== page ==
Painting the Girl with the Pearl Earring

Close up painting of the Girl with the Pearl Earring by Mairi Budreau

Close up underpainting

Girl with Pearl Earring - the underpainting stage

Girl with Pearl Earring – the underpainting stage

drawing by Mairi Budreau of the Girl with the Pearl Earring

Drawing “map”

I’m in the underpainting stage of the Girl with the Pearl Earring and this morning I think it’s getting close to where the painting needs to be left to dry before the next stage. Comparisons are made and more painting is needed. More comparisons and more painting, adjustments and squeaky tweaks – this repeats about 8 more times and 6 hours go by. The lesson here is, I don’t go far enough in my own paintings.

Mind you, making a copy of a painting is not like originating a painting out of your personal lens. Copying is, well, copying and valuable as a learning tool.

For example, drawing a painting poses questions, do I draw the obvious paint strokes or the subject represented? I went for both.
She has nebulous lips, especially the lower one, don’t think about how it looks, just keep going.
Her nose is not well rendered and Vermeer minimized it shifting focus on her loving eyes, ok… do that.
He put shading where I would not have – check!

Not long ago I went with friends to the local theatre to see the film “The Girl with the Pearl Earring.” It was an Art Museum production, very high quality and superb imagery! The film touched on many aspects of this painting but it did not talk about the earring with respect to¬†what I saw on close inspection of it. The neck of the girl is actually viewable THROUGH the earring.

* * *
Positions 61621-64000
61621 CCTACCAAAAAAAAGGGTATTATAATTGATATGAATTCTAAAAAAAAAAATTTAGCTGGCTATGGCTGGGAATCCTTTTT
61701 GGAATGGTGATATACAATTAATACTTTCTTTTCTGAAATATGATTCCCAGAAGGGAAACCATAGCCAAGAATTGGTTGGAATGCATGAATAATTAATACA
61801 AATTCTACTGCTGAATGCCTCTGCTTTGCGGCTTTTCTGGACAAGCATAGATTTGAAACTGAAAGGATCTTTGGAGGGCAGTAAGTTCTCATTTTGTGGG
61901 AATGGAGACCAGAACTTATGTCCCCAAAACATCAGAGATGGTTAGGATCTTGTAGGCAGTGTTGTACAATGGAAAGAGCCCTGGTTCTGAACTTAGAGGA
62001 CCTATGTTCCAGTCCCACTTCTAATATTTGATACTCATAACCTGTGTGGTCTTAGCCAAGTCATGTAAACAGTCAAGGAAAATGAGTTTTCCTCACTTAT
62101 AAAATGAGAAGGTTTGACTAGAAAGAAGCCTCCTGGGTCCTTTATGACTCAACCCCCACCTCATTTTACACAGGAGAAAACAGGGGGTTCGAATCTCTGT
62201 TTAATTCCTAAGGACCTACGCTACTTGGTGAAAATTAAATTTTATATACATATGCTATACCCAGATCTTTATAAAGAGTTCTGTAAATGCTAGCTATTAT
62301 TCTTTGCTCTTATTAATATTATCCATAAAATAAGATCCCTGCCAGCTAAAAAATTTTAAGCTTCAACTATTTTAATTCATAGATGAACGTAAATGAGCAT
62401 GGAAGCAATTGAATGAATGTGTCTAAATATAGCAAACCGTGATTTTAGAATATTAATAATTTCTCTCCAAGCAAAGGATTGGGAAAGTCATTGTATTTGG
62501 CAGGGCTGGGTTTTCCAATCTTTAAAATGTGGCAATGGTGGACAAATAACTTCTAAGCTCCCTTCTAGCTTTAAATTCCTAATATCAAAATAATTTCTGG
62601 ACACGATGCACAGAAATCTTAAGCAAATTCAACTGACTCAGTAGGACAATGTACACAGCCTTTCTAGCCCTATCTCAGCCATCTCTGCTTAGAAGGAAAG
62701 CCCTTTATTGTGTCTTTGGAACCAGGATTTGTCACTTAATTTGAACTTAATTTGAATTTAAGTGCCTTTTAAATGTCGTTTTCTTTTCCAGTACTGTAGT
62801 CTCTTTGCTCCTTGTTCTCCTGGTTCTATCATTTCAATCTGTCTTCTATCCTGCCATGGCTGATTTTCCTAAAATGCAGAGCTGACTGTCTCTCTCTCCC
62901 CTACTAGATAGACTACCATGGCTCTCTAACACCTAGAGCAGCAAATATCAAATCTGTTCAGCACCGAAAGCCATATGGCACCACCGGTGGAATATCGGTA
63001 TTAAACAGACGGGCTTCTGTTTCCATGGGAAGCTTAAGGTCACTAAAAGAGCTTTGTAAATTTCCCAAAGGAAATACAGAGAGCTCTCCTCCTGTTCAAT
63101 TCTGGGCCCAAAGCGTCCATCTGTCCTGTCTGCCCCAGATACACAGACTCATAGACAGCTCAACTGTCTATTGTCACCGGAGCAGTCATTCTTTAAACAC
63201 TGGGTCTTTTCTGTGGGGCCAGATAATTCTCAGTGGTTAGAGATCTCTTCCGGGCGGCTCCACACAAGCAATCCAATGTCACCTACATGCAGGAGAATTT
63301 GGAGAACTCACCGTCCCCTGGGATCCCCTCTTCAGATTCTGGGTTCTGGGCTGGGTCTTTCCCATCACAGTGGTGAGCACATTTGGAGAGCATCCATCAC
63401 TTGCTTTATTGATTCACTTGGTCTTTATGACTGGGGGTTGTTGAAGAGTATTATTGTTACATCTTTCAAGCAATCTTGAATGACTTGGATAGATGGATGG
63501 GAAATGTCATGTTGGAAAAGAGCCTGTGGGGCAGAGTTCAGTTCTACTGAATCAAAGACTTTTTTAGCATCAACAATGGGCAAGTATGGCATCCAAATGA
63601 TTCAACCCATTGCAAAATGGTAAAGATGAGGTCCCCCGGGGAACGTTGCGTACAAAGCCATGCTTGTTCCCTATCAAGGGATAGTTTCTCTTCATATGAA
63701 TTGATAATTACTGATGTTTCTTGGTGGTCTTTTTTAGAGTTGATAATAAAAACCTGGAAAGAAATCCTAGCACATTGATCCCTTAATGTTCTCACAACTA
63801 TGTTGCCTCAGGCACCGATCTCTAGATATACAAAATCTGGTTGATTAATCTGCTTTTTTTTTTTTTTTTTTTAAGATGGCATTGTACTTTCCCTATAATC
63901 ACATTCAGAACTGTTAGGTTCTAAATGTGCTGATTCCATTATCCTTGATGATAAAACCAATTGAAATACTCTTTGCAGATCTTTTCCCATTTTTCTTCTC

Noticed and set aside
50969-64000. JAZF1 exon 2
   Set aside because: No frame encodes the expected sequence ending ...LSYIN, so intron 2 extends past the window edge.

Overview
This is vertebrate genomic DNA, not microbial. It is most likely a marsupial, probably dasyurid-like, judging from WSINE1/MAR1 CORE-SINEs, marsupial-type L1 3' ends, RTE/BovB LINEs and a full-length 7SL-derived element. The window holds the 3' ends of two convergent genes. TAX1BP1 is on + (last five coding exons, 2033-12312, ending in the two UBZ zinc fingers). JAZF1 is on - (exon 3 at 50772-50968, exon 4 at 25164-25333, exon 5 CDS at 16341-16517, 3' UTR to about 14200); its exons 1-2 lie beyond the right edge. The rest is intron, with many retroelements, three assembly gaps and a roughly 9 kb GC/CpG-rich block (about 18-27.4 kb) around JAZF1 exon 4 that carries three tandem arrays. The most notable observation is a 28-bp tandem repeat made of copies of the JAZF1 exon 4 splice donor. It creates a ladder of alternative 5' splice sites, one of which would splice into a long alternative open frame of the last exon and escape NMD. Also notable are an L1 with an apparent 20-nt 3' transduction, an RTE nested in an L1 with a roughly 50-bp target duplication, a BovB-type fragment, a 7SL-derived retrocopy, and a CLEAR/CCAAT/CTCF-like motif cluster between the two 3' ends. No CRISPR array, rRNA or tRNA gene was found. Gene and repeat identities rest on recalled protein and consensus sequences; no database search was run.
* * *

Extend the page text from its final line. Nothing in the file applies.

For me, this discovery has shifted the meaning of the painting title from a descriptive label to a direction: look for the magic “there.”
In 1665 Vermeer was leading the eye with a line into space and the brain filled in the rest.

Artists today still use this visual tool, any of you art historians care to comment on how far back it is to it’s origins?



Copying a Masterpiece

CU of Budreau's Bather

CU of Budreau’s Bather

I’ve often read of the value of copying from a Masterpiece and since a major art museum is several hours away, I haven’t done it. I’ve considered copying from a coffee table book but the Graphic Designer in me knows the colours and even the density isn’t going to be accurate. I went on-line and selected a painting that I thought might be really close to the original, and threw any further concern for dead-on accuracy out the window and started sketching the BATHER by Jean-August-Domingue-Ingres, 1780-1867.

Below Left is Ingres’s and on the Right is my version of the Bather.

Ingres Bather

Ingres Bather

Budreau Bather

Budreau Bather

I chose it to, once again, develop better flesh colours, be more subtle.

Ingres had a reputation for manipulating anatomy (right or wrong) to fit his sense of composition and he was skillful at it. He was criticized for his classical painting style but over time he blew the critics away.

An artists vision is persistent and worthwhile and is often appreciated much later.